J. Lyon Layden
The Other Side of Yore"
The Silver Chair
Count Orlok '22 | The land of the denigrated reviewers | 10/07/2008
(3 out of 5 stars)
"-This review pertains to the original DVD release, not the remastered edition-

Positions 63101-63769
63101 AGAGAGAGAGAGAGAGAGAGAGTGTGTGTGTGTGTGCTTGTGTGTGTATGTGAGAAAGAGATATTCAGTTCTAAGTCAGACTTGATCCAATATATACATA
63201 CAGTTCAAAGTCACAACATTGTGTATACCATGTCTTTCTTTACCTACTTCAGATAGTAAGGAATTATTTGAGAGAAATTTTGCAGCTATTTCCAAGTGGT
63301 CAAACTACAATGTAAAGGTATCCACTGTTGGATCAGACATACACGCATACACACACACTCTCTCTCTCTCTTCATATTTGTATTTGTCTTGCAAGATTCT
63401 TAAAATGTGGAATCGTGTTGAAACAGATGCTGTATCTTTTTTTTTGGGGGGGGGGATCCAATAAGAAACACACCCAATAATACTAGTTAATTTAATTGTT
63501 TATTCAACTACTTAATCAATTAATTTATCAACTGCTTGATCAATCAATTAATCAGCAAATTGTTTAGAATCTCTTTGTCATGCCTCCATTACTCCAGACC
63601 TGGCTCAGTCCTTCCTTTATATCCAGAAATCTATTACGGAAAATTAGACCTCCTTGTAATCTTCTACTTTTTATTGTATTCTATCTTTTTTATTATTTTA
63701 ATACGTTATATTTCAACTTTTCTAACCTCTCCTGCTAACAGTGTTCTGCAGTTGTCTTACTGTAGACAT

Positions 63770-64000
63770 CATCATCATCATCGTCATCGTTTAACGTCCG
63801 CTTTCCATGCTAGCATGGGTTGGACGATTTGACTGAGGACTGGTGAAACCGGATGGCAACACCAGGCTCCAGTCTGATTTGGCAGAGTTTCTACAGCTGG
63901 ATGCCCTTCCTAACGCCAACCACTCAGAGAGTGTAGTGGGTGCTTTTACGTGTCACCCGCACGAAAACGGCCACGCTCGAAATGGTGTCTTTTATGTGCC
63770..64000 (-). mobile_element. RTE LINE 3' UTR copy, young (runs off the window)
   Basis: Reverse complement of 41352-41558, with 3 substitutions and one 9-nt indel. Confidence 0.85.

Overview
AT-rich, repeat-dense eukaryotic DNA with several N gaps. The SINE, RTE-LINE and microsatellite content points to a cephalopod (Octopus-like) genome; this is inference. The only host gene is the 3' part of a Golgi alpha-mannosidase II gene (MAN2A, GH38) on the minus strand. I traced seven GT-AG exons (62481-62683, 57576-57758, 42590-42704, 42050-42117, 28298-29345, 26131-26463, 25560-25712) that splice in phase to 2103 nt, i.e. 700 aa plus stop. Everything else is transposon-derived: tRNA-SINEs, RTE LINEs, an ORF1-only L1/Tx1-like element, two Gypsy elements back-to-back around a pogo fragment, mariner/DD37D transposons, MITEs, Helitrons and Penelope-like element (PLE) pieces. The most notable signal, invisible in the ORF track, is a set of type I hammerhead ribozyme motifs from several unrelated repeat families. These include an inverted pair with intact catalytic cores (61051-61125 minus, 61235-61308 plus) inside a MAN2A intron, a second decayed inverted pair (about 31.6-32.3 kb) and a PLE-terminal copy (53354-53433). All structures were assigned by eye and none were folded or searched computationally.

In 1990, the final film in the BBC's Narnia series made its debut. The series, which consisted of four films, was based on The Chronicles of Narnia books by C.S. Lewis and remained very faithful to the source material. However, after having produced the first three films, the budget seems to have shrunk for this, the final installment. And for the first time it hurts the overall quality of the film. The Silver Chair is probably the weakest of the film series mainly because of the shortcuts that the filmmakers were forced to take to accommodate the low budget. Actors who appeared in previous episodes are recast in new roles, special effects are hurried and unconvincing, and the production design seems uninspired. All of this is unfortunate as this film had perhaps the greatest potential as a darker adventure, but overall numerous minor disappointments make this film less satisfying. Still, The Silver Chair is the must-have conclusion to the series and despite its flaws has become a family favorite.